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vilja

Vilja Reads

I'm a student, so I don't have nearly as much time for leisure reading as I'd like. If I manage to read an entire course book instead of just the assigned chapters, I'll review that here, too.

Science of Discworld IV: Judgement Day

The Science of Discworld IV: Judgement Day - Terry Pratchett, Ian Stewart, Jack Cohen

If you've read the first three Sciences of Discworld, you know the drill: A short Discworld story is interspersed by long discourses on somewhat related science. I've enjoyed all of them so far, though perhaps Darwin's Watch most of all. This time around, a little fatigue has set in. That, and Richard Dawkins is a sexist asshole and I'm not too fond of having him uncritically praised just because he happens to be the most visible face of today's atheism. 

 

The Discworld story concerns a dispute between conservative Omnians and the wizards on the intellectual property right of Roundworld, meaning the universe which contains our own round Earth, which the wizards created in a magical accident and store in the Unseen University. It also introduces Discworld's first official Mary Sue, a librarian from England called Marjorie Daw, who is very sensible and has cosmological discussions with Archchancellor Ridcully over tea and biscuits. (That's just how Discworld WOULD do the Mary Sue trope.)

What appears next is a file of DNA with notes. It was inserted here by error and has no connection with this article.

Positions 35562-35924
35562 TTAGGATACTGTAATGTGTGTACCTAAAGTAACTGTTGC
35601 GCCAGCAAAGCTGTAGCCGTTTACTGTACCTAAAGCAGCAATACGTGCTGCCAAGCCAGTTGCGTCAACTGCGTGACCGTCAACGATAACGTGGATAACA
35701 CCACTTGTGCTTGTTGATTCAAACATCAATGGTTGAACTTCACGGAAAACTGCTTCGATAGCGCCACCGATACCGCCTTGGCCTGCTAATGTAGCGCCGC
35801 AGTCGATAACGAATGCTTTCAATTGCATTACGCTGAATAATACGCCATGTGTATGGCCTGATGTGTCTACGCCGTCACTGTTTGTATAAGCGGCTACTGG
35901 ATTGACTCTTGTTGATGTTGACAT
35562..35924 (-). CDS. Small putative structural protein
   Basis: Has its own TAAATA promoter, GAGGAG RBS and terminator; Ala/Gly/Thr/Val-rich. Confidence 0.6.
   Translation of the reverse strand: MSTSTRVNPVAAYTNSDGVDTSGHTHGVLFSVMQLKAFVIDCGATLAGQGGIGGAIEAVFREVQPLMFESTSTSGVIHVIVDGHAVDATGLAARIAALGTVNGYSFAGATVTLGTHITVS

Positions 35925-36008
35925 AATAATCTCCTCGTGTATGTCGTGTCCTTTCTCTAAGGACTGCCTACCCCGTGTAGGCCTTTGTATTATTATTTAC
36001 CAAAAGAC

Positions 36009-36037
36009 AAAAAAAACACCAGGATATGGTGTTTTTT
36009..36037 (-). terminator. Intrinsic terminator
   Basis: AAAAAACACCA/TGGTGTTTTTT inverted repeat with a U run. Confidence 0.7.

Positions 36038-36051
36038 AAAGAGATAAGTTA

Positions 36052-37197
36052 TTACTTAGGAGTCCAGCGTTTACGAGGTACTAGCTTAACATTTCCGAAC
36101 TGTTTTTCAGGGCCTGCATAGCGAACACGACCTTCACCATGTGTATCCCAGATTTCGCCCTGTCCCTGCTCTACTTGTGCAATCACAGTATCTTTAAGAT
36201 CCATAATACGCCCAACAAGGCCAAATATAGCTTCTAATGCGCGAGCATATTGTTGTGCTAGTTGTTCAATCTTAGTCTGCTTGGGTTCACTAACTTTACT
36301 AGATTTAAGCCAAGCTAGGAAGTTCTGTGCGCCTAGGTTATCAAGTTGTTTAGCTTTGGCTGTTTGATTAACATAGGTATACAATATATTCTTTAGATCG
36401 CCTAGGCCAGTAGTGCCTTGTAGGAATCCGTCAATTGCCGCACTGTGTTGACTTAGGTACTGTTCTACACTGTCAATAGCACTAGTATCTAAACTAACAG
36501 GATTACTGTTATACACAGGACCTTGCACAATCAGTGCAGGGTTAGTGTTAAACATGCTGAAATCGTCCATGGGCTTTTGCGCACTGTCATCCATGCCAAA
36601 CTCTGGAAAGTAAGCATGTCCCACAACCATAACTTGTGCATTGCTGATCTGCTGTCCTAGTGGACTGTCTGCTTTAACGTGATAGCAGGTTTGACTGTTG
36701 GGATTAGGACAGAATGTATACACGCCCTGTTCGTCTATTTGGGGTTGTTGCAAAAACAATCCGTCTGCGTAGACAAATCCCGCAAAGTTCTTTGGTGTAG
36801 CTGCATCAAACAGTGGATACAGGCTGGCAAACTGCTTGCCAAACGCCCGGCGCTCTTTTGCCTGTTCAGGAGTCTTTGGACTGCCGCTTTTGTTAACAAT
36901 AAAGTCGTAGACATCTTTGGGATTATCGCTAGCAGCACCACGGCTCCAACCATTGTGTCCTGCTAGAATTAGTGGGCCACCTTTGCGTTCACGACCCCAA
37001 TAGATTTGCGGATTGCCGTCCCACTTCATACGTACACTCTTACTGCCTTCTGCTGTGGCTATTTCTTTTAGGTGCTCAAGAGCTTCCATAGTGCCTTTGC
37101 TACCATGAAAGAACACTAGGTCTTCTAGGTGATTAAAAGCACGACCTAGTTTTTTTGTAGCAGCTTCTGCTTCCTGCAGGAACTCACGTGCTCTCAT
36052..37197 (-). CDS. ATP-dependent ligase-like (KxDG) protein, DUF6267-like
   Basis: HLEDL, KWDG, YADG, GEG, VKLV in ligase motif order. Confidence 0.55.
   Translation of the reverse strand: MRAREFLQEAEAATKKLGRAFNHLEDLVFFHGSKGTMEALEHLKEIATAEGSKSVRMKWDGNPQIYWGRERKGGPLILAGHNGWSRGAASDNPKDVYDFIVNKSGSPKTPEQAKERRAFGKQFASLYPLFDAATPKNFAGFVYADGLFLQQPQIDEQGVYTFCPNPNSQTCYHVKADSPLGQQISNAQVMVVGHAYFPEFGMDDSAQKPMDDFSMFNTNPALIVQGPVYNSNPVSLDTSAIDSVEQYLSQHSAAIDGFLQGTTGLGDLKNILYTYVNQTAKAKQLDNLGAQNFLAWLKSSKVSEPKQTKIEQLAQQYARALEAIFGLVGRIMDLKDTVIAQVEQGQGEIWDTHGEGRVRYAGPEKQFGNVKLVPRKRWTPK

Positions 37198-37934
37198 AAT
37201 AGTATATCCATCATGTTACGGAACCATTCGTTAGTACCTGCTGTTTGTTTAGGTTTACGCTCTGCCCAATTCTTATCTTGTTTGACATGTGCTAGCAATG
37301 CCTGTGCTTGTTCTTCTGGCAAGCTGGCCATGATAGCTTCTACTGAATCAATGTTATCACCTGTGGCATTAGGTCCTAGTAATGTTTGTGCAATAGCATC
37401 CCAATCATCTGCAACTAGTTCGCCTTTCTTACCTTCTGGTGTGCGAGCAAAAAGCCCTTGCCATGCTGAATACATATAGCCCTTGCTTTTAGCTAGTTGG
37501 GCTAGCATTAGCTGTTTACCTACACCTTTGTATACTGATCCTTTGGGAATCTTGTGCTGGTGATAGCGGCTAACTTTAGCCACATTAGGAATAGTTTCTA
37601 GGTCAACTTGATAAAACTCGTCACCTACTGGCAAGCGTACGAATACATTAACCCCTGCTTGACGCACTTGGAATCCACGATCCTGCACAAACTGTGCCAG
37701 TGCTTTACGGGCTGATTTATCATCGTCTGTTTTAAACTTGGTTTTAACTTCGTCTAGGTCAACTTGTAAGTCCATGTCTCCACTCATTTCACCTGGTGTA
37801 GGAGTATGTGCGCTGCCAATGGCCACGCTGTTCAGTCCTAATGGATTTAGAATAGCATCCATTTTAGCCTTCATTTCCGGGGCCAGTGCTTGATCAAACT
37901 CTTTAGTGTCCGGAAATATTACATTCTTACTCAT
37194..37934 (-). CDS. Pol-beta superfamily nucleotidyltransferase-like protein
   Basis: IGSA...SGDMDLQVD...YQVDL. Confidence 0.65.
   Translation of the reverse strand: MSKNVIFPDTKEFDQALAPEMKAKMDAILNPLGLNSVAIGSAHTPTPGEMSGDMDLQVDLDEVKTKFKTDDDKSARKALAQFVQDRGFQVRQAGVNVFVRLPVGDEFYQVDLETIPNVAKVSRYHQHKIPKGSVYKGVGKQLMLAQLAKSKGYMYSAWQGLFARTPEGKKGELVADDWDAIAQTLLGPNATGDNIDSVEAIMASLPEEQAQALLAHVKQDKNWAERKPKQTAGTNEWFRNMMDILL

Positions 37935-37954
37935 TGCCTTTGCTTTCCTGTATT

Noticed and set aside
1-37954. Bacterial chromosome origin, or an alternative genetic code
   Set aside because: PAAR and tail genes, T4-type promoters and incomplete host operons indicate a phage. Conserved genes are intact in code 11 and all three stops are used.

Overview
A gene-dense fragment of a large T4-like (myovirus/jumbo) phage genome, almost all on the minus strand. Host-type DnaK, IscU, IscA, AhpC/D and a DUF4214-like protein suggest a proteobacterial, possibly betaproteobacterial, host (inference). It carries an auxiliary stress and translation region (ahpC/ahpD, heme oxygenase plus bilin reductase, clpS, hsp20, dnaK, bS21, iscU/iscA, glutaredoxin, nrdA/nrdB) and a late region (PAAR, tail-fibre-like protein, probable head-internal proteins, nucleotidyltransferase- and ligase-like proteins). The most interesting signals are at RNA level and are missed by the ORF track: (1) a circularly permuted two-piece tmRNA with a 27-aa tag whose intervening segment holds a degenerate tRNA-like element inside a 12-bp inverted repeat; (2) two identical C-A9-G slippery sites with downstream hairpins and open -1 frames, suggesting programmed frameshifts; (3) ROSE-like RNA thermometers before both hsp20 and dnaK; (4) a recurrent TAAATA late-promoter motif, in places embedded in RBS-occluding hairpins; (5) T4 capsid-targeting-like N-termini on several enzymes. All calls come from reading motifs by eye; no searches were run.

The science part roams over the shape and nature of the universe, of particle physics, embryo formation, early life forms, and various flaws in commonly accepted or widely supported assumptions about the way things work, expounding systems thinking to explain away the need for finely balanced universal constants to enable life... oh, just read it. It was fun. It also clocked a lot more word count than the story, but that's been the case with all SoDs.

 

I do have a bone to pick: That the saunter through the wonders of the universe is tied up with, employed in the service of, and constantly interrupted by an encomium to atheism. I'm not saying organized religion isn't a tool for power as well as a comfort for those tired of uncertainty, or that it doesn't do any damage. That's human power politics and dominant ideologies for you. It just gets boring, repetitive, and annoying, and it makes me want to go perform some religious service just to spite them. I was there for the science and for the Discworld, not for the authors' anxiety over the sanity of the human race.